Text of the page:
Using Attestation


This feature is only available in YubiKey 4.3 and above.

A description of how PIV attestation can be used is found at


PIV attestation provides information on a key in a given PIV slot, information that is signed using the key stored in slot f9 of the YubiKey.

PIV slot f9 comes pre-loaded from the factory with a key and certificate signed by Yubico’s root PIV Certificate Authority (CA). This key and certificate can be customized.


Once the Yubico factory-issued key or certificate is overwritten, they cannot be restored. The attestation key and certificate in slot f9 are not modified by a reset of the device.

After a key is generated in a given PIV slot, an attestation can be generated for that PIV slot.

The output of the attest command is a PEM encoded certificate, signed by the key in slot f9.



While OpenSSL, as demonstrated below, can be used as a method to test the concept of attestation verification, verification should be properly evaluated for production purposes.


These commands only apply when the signing key and certificate in PIV slot f9 have not been customized or overwritten.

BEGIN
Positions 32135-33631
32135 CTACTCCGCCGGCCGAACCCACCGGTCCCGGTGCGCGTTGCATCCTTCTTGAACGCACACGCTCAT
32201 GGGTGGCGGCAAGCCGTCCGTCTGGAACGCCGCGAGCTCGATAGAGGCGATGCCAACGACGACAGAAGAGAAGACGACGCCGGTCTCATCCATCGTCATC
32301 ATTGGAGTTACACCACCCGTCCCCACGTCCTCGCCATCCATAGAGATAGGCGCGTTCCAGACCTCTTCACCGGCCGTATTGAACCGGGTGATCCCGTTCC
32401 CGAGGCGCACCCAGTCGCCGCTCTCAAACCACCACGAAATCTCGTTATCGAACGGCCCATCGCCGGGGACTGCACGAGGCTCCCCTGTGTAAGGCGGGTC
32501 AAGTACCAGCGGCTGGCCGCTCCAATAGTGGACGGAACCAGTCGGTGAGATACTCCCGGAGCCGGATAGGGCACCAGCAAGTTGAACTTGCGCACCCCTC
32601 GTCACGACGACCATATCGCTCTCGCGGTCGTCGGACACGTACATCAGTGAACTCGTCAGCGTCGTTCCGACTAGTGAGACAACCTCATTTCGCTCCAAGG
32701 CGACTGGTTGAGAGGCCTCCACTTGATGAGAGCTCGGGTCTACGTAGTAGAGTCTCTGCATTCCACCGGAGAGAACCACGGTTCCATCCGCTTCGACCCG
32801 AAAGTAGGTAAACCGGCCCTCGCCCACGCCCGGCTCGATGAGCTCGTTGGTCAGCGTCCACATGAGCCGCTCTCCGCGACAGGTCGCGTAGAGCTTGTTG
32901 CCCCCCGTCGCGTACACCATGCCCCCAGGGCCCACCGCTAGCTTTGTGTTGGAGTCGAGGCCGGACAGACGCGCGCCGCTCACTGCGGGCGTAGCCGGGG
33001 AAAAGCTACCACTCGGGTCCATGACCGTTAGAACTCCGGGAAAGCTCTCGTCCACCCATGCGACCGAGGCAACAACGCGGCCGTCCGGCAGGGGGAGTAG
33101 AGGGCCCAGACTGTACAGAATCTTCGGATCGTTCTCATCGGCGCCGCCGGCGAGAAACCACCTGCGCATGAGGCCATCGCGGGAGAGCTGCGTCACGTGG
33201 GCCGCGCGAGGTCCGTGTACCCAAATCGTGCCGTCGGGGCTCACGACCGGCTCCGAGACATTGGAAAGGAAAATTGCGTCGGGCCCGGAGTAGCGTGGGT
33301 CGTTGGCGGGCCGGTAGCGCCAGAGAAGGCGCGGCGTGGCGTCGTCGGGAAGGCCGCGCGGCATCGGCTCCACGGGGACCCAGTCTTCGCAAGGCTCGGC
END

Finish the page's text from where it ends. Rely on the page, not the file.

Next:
The yubico-piv-tool attest action will fail if there is no key in the slot under attestation, or if the key in the slot under attestation was imported.

To verify an attestation statement perform the following steps:

  1. Retrieve the root Yubico PIV CA certificate and place it in a file. This can be performed at the command line:

    curl -o TrustedCAcerts.pem
  2. Extract the intermediate signing certificate from slot f9 on the YubiKey:

    yubico-piv-tool --action=read-certificate --slot=f9 > SlotF9Intermediate.pem
  3. Generate an attestation for the key in the PIV slot. The following command generates an attestation for slot 9a:

    yubico-piv-tool --action=attest --slot=9a > Slot9Aattestation.pem
  4. Verify the attestation cryptographically. A demonstration of this capability using OpenSSL is below:


The OpenSSL command below does not work with OpenSSL 1.1.0 when used with YubiKey 4 series products. To verify certificate chains for such devices, see PIV Attestation Verification Fails with OpenSSL 1.1.0.

openssl verify -CAfile TrustedCAcerts.pem -untrusted SlotF9Intermediate.pem Slot9Aattestation.pem
 attestation.pem: OK